W3C home > Mailing lists > Public > public-prov-wg@w3.org > April 2012

Re: PROV-ISSUE-331: feedback on PROV-Dm WD5

From: Paul Groth <p.t.groth@vu.nl>
Date: Fri, 6 Apr 2012 22:36:38 +0200
Message-ID: <CAJCyKRrBD0tDCy_yAAzfGUr5EjY3BvFbNSn8mHO-D_RmF4vV=Q@mail.gmail.com>
To: Graham Klyne <graham.klyne@zoo.ox.ac.uk>
Cc: W3C provenance WG <public-prov-wg@w3.org>
Hi Graham,

Just for clarification, given that you think prov-dm is not ready for
release, it's important to understand what exactly could be done to
get it to the point where it is.

Reading through your points, it seems to me that your comments are
primarily editorial, in that it's the explanation, definition and
organization of the terms that is the issue. Is that a correct
interpretation?

If not, can you identify the specific things that would need to be
addressed for us to move forward on prov-dm?

Regards
Paul


On Fri, Apr 6, 2012 at 9:51 PM, Graham Klyne <graham.klyne@zoo.ox.ac.uk> wrote:
> Re:
> http://dvcs.w3.org/hg/prov/raw-file/default/model/releases/ED-prov-dm-20120402/prov-dm.html
> (Retrieved on 2012-04-03)
>
> While this has many improvements over previous documents, I still feel that
> there are several respects in which the document does not really serve its
> intended purpose.
>
> Generally, I found the tone and phrasing were more akin to academic rhetoric,
> whose purpose is to persuade a peer of the truth of some proposition, than a
> technical standard whose aim should be to *specify*, *inform* and where
> necessary to *explain*.  Especially for developers who will have to use this
> material as a reference source.  Thus, I found much of what I read, particularly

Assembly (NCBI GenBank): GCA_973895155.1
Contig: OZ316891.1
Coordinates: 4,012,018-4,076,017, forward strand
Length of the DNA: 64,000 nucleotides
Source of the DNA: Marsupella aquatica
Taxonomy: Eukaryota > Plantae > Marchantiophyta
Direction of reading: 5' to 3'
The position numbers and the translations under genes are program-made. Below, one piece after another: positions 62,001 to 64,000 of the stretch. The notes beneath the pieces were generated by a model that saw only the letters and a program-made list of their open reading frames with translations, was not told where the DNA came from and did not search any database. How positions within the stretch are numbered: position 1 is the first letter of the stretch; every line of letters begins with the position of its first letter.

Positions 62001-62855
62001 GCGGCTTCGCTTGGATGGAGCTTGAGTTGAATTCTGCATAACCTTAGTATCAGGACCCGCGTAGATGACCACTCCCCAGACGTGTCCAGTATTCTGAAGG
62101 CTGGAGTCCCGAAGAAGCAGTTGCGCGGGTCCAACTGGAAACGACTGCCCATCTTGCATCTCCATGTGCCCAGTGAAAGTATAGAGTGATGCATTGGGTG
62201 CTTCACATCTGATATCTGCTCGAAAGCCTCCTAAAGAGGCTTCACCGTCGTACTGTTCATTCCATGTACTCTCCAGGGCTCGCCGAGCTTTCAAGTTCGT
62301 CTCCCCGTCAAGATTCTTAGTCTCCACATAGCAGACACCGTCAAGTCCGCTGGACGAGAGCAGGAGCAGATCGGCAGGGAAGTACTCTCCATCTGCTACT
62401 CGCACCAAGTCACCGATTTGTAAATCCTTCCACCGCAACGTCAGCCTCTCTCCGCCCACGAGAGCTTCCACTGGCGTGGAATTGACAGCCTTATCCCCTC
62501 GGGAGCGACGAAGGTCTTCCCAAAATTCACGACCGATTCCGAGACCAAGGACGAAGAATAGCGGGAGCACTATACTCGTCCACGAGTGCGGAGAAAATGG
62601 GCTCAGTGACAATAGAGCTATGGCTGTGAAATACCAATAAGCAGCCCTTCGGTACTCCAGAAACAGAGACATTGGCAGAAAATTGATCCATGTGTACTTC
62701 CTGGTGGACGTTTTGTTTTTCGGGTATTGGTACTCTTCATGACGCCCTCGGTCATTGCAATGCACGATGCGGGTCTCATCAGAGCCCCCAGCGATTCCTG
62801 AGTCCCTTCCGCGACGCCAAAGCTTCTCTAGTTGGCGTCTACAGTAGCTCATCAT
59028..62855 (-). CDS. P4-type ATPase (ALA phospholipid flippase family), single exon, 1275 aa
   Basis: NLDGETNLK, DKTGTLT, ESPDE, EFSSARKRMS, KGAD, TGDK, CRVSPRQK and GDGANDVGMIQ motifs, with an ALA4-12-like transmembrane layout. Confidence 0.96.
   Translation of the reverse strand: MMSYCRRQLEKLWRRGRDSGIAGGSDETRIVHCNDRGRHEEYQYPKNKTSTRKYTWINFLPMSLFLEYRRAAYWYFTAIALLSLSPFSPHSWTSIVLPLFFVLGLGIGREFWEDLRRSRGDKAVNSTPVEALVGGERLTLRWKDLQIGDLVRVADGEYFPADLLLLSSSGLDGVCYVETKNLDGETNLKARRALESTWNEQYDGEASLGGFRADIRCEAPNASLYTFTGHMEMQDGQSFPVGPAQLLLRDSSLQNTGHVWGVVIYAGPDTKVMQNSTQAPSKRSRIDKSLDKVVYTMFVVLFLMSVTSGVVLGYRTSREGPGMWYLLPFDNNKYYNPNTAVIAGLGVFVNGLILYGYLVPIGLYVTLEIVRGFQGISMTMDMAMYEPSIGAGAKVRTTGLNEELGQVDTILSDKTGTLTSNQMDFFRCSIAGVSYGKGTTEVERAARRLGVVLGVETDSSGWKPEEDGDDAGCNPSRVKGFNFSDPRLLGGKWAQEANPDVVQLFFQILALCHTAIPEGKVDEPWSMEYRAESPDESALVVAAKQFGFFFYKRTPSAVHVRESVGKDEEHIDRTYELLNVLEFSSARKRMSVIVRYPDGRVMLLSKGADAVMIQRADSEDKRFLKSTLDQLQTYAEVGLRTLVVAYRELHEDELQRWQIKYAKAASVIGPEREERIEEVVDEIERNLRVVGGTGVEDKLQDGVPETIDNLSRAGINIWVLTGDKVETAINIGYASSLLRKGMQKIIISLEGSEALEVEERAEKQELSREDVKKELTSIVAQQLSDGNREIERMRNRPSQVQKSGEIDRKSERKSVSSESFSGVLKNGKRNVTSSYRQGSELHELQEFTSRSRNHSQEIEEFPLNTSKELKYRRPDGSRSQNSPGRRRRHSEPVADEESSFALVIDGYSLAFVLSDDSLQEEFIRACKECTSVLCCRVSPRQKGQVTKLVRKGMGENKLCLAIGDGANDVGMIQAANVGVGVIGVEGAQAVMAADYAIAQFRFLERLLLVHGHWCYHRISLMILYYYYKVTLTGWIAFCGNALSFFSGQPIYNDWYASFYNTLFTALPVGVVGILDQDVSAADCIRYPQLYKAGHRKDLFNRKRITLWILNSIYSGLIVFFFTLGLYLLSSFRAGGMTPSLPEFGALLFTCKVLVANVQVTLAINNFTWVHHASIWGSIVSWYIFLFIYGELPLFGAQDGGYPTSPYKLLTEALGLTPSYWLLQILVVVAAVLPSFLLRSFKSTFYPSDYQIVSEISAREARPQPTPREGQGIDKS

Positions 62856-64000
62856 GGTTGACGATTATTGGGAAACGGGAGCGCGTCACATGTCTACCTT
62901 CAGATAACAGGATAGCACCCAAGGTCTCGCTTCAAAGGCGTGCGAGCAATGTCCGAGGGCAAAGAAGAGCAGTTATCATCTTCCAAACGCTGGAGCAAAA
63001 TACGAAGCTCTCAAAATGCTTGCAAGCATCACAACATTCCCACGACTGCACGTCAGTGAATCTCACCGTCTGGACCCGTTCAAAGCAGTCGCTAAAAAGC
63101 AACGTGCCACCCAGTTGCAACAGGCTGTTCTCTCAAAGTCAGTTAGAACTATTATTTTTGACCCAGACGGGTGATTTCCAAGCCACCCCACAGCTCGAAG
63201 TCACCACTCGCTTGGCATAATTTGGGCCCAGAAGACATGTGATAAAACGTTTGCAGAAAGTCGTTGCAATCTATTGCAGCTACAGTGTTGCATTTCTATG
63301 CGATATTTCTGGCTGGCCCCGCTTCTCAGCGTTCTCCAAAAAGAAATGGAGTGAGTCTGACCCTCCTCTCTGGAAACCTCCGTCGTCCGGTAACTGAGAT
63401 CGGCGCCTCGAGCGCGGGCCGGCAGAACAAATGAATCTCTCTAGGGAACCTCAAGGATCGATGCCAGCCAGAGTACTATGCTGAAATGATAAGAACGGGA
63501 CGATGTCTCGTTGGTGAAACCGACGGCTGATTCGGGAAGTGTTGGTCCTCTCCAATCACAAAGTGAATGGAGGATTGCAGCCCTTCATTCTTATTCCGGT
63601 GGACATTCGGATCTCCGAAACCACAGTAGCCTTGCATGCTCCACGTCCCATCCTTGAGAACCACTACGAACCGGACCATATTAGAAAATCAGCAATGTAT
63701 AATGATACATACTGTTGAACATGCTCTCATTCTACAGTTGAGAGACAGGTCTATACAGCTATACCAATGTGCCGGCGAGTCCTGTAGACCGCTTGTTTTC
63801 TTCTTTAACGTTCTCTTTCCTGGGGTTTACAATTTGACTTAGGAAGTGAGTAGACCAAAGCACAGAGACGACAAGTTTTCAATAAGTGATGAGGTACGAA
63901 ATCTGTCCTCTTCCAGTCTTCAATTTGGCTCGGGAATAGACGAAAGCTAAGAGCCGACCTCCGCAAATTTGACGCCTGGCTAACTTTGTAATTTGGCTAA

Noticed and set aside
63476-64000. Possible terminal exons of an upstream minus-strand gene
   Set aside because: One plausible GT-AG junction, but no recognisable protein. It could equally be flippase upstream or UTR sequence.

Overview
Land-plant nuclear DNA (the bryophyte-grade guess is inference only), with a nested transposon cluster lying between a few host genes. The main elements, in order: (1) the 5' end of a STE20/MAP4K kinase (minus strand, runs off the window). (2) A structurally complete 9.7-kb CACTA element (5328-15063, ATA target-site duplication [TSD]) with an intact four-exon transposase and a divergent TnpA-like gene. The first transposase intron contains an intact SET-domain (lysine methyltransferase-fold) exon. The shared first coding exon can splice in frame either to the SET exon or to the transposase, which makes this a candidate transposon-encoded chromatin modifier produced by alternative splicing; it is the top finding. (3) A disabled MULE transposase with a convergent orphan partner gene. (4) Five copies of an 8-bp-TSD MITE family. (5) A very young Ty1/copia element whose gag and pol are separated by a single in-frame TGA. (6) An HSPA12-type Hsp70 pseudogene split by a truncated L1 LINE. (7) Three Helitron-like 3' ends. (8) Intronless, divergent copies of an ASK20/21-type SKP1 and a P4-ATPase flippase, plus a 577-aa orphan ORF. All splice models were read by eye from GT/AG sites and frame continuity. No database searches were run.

> in the introductory section, had far to much justification (some of which was
> obvious, other aspects of which were just "noise") which didn't help to to
> understand what was being presented, or how to use it.
>
> I also still have problems with the overall organization.  In particular, I
> (still) find the example in section 3 breaks the hoped-for flow between the
> section 2 overview (which I also now think is mis-titled) and the provenance
> expression details in section 4.  I also don't think the final two subsections
> of section 2 belong there, as they deal with provenance expression details, not
> concepts.
>
> Finally, I found many examples of unusual or awkward phrasing which I found to
> be unhelpful, confusing or in some cases just plain wrong.
>
> To summarize: if we expect the next public working draft to be nearly ready for
> last, then I don't think this document is ready for release.
>
> Details follow.
>
> ...
>
>
> == Abstract ==
>
> The phrase "derivations between entities" is strange and confusing.  I think you
> mean something like "derivation of entities from other entities".
>
> "Properties that link entities that refer to a same thing".  I think this is
> just wrong:  I don't believe that entities *refer*.  I think you mean something
> like "Properties that link entities that are based on the same thing".
>
> "collections of entities, whose provenance itself can be tracked" - this feels
> vaguely ungrammatical, and I'm not quite sure what this is trying to express.